Civil War Encampment to Take Place on Statehouse Lawn
May 10 & 11, 2013
The 13th Ohio Statehouse Civil War Encampment was held on May 7-8, 2010. The event was hosted by the 1st Ohio Light Artillery, Battery A.
Photo courtesy of the Ohio Statehouse Photo Archive.
Columbus, Ohio – A two-day Civil War encampment will take place on the Statehouse lawn; May 10 and 11. The 1st Ohio Light Artillery, Battery A Civil War re-enacting group will offer living history lessons during an 1860s-era encampment of Union Army Troops on the West lawn of the Ohio Statehouse both days from 9 a.m. until 3 p.m. This event is free and open to the public. Continue reading
Our characters have been approved for the village! Much of our research was done at The Ohio State University Rare Books collection. What an amazing resource!
My characters’ early life is based on Graceanna Lewis, a Quaker naturalist from Pennsylvania.
b-1813, d-1885, was 50 years old in 1863, possible date for this photo is 1873 or 1880. Newly married Sarah Ayers Ingraham Gage and her husband William “Big Bill” Gage were the first white settlers in Holly Township Michigan, traveling from New Hampshire by covered wagon, and played an important role in the formation of the area. Continue reading
I like this style of straw hat. Straw can be cool and comfortable in the summer. The pictures are from La Mode Illustreé: Journal De Le Famille 1863 on Google Books. I think Kitty would have the current fashion in summer hats for traveling and socializing. She might have reworked the embellishments on the hat herself while stuck at the hotel on a rainy day.
La Mode Illustreé, 11 Mai 1863, page 157
La Mode Illustreé, 6 Juillet 1863, page 210
La Mode Illustreé, 13 Juillet 1863
I’ve been wanting to try making a reed bonnet. I already have the reeds. Here is an antique gray silk civil war era bonnet for sale at 1860-1960.com. They have more photos on their website. I like finding listings of antique hats for sale, as the antique dealer or vintage clothing specialist often has many detailed photos for reference.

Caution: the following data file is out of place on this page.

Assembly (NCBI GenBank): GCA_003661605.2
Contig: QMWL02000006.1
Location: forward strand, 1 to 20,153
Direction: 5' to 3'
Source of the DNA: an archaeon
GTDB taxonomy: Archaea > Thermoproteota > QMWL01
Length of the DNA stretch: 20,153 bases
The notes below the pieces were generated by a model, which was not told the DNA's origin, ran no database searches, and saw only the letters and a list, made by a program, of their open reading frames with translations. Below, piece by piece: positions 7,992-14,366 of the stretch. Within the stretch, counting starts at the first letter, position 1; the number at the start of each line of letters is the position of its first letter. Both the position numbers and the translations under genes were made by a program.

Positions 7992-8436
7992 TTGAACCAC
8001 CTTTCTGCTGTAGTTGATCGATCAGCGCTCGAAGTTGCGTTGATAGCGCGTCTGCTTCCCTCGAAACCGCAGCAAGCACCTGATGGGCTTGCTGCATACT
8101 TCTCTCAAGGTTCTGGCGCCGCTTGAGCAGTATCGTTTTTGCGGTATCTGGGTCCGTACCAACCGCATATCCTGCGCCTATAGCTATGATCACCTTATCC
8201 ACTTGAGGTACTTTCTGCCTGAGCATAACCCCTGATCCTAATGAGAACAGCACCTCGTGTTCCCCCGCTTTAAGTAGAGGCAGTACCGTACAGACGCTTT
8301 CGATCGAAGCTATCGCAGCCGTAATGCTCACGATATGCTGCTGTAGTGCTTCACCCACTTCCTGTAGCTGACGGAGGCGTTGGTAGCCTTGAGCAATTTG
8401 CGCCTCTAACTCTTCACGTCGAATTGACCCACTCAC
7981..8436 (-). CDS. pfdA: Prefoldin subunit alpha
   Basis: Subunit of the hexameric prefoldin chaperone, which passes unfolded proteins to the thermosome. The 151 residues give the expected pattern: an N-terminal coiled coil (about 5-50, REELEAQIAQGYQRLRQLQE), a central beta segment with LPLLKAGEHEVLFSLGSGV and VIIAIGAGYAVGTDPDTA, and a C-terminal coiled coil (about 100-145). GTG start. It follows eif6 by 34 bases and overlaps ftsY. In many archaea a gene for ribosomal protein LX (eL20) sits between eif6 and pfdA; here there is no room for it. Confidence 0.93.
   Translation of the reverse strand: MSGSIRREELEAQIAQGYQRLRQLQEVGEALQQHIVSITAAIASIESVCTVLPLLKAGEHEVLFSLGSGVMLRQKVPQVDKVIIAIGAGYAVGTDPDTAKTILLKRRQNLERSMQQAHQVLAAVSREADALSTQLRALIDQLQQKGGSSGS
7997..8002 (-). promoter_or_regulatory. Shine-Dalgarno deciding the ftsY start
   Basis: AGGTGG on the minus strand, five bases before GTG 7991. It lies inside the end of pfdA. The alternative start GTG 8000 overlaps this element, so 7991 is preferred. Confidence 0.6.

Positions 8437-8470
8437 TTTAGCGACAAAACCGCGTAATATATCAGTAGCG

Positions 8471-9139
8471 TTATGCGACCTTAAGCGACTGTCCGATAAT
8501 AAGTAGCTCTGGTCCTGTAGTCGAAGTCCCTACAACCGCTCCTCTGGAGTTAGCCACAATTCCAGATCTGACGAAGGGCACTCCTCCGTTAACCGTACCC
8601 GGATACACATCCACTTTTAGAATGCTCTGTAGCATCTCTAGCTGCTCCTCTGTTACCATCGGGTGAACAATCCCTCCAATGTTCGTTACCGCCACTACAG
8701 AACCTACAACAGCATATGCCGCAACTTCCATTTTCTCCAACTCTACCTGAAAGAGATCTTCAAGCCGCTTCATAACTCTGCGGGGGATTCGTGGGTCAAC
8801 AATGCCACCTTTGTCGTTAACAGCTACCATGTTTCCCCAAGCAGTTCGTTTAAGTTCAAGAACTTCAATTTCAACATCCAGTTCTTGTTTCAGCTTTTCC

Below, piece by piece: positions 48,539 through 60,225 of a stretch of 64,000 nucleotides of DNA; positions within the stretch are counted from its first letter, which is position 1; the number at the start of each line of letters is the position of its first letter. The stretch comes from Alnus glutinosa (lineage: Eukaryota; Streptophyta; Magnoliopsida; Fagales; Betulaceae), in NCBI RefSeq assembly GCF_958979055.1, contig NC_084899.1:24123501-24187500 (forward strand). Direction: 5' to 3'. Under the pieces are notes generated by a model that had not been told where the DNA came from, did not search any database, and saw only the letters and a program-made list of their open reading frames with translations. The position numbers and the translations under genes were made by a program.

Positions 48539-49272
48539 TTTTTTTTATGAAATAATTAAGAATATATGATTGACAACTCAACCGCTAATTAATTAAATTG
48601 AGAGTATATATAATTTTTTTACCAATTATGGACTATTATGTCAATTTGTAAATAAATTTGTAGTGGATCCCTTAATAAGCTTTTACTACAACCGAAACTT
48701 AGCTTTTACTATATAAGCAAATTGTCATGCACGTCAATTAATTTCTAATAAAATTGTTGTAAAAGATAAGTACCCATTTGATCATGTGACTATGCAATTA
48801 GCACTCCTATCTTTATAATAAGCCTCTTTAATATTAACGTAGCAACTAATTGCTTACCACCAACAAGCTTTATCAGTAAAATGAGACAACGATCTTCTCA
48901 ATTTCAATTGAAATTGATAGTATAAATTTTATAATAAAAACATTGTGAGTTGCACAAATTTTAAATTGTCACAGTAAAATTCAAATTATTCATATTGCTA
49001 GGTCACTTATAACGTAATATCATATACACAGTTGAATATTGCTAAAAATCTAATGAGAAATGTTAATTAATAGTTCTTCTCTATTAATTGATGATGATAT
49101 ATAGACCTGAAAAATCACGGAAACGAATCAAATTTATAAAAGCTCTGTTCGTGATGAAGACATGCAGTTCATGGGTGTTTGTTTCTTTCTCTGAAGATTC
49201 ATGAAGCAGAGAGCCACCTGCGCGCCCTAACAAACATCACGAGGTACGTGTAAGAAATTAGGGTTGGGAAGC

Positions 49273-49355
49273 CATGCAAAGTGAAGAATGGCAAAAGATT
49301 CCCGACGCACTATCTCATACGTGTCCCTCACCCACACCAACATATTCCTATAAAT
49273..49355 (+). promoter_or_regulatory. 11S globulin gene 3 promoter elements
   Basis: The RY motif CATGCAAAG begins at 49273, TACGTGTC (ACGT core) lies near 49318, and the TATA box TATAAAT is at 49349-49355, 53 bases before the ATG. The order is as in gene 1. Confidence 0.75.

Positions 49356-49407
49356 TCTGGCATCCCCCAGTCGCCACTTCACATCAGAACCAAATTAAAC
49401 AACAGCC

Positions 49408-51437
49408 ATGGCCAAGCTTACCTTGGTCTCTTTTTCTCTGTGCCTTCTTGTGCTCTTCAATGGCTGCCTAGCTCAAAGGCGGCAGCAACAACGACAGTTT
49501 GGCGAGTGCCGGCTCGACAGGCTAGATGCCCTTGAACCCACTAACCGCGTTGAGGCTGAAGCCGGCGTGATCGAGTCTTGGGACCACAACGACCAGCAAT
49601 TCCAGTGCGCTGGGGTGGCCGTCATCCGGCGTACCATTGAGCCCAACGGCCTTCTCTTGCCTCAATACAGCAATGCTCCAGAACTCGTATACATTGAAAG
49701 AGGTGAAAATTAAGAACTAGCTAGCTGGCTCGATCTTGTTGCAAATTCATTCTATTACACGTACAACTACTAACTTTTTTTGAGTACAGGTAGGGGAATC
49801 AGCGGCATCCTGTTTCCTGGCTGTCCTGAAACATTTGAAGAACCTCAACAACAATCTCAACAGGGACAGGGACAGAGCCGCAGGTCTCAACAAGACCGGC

The Slat Bonnet is named after the “slats” used to stiffen its’ brim. Originally these slats were made from hickory or cedar. This bonnet was often worn by those who were working in the fields or around the homestead. The deep brim and long bavolet (curtain at the back) protected the face and neck from the harsh elements. This style bonnet was very seldom worn “for good”. Source for patterns: Timeless Stitches
This print is for sale on ebay, listed as a CDV photograph, but looks like artwork to me. Continue reading
Here are some illustrations of dress trimmings made with ribbon from La Mode Illustreé: journal de famille
11 Mai 1863, from Google Books pages 145-147.
This one appears to be a 2 sided ribbon – velvet on 1 side & striped satin on the other
1860 pantalets, Metropolitan Museum
Pantalets were made of bleached white cotton. I have a least 1 pair in my “trunk”. I need to dig them out. The pattern is simple and easy to figure out from looking at a pair. Trimmings of tucks, lace, or embroidery on the ones I’ve seen were similar to cotton petticoats.
Wondering if this would be an appropriate choice for my dress. It seems like cotton makes the most sensee, although it would be hard to get in Civil War times. Perhaps my dress is a bit older?
I was glad to find that pencils were pretty modern in 1863. These reproductions are available for $0.50 each through http://www.sullivanpress.com/